As promised in my last post, Taking off the Cape, I will continue here to talk about some of my experiences just before or after my becoming an ordinary citizen again. It was very difficult to transition from the constant on the go and the multiple duties of being a caregiver to suddenly being alone. I remember some of the first 24 hours after Kat went beyond me. I was in shock after I said my good-bye to her as she laid too peacefully in the flat hospital bed. She did not reply to any of my words..except I thought one of the monitors still connected made a beep. I then walked out to the nurse and she gave her best effort to describe what to do next. I barely understood, fortunately, I already called Kat’s mother for help because I had no experience even though my own mother passed a little more than a year before. This is because I was not able to visit my mother to help her while taking care of Kat (see another post for that experience). I think the nurse had me fill out a couple of sheets of paperwork. I do remember asking her “was that all”? No fanfare, no witnesses, no administrators, no counselors, no one! I then took a copy of the paperwork, thanked the nurse, zipped my jacket (it was very cold for a November in Florida at about 4AM), and went home (I do not even remember getting into the car and driving).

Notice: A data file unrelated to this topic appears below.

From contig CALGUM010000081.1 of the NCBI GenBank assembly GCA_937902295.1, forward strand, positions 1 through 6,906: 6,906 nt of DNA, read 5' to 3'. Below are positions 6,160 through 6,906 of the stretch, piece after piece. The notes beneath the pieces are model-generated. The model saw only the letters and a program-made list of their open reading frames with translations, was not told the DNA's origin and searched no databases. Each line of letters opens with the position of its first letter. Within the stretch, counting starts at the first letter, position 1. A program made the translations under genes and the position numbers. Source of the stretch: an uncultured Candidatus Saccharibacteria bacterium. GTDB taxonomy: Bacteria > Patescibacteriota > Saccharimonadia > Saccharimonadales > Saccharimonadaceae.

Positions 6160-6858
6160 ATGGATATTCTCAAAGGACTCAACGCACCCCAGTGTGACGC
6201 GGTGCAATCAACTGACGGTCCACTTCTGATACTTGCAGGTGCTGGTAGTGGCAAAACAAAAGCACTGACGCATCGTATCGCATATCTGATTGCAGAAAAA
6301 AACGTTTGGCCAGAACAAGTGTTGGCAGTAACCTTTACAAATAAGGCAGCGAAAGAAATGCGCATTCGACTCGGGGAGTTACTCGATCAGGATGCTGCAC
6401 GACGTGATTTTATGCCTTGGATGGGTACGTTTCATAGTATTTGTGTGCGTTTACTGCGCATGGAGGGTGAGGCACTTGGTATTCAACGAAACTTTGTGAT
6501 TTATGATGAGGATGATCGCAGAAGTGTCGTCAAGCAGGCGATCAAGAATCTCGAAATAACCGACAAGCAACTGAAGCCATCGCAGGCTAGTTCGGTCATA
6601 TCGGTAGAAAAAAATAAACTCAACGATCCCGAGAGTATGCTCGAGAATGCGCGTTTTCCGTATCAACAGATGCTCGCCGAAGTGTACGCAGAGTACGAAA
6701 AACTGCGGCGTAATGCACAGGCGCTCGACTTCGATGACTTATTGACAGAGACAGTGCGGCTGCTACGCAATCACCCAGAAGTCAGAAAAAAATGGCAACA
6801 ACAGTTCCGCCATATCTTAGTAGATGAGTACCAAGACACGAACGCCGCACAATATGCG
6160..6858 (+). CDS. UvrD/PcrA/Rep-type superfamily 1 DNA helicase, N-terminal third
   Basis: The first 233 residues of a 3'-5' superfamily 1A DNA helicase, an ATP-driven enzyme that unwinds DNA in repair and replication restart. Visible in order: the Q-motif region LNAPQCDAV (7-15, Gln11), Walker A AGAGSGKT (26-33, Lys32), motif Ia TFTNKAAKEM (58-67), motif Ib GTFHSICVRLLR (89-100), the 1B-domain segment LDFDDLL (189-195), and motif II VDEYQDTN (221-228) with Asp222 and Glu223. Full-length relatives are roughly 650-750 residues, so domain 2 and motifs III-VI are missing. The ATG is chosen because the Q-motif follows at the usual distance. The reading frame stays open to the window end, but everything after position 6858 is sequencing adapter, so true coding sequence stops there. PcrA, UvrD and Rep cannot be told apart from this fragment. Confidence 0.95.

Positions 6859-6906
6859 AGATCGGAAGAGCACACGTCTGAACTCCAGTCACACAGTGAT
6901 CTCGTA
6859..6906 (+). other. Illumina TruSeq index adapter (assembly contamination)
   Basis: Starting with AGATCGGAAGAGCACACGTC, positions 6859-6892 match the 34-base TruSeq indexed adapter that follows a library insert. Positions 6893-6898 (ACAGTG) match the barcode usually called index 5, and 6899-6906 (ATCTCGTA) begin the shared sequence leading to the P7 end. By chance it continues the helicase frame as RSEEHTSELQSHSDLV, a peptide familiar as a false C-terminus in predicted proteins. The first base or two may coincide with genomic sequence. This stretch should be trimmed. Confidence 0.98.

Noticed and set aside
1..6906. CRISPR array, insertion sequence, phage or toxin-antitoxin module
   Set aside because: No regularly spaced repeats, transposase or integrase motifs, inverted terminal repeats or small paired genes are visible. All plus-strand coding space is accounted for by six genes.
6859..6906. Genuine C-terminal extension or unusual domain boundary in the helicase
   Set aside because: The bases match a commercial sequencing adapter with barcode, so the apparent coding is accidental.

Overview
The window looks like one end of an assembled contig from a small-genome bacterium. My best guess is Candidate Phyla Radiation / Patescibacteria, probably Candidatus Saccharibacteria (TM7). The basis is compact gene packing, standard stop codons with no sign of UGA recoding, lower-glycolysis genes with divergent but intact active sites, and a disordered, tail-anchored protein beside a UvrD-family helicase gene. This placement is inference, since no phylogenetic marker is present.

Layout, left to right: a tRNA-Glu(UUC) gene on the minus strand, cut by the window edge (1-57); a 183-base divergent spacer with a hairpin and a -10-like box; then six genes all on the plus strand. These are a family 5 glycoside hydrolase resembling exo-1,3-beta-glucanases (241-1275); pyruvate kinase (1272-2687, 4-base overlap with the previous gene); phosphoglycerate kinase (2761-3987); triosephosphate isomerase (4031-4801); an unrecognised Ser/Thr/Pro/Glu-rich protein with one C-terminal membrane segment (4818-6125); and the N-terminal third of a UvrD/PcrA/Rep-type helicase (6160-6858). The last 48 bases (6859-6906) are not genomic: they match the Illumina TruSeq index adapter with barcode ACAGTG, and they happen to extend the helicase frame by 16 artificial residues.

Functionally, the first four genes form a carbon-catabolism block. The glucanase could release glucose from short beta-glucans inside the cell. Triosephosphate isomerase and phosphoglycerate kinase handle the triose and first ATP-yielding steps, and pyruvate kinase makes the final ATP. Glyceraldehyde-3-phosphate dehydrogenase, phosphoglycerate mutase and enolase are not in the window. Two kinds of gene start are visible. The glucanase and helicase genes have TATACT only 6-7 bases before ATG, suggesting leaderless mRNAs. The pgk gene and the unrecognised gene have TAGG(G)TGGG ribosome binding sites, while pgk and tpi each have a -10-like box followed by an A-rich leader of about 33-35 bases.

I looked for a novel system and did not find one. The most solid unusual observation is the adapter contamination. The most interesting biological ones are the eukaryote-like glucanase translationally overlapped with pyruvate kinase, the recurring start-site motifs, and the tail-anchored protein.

I got back to my apartment and was greeted by Socks (my cat). Socks is a very smart, intuitive, and extremely sensitive cat (even the vet said that). He immediately rubbed my legs and scratched my shoes (which meant take those stupid things off, sit down and hold me). So, here I was sitting in my office chair staring into space. I did not sleep at all the rest of the night (something I never did!). It was like a sudden crash! I was relieved of duty. I was now for the first time in more than 30 years all alone (Kat and I had our 25th anniversary only a few weeks before). I was very afraid of what I was going to do next! Although I did not tell Kat’s mother and cousin as they picked me up to take care of gathering Kat’s items from the rehab and making arrangements at the last-minute with the funeral home. I do not remember much of what happened except that I kept on saying to them that “I was sorry”. I have no idea why I said this so much. There was only two more vague memories that I remember after all this which was getting into a small argument over the phone with my father and on a positive note, a friend that I was not expecting called and simply said you are not alone! That helped tremendously, nevertheless, I was still in shock, disbelief, and so began the process of my grief.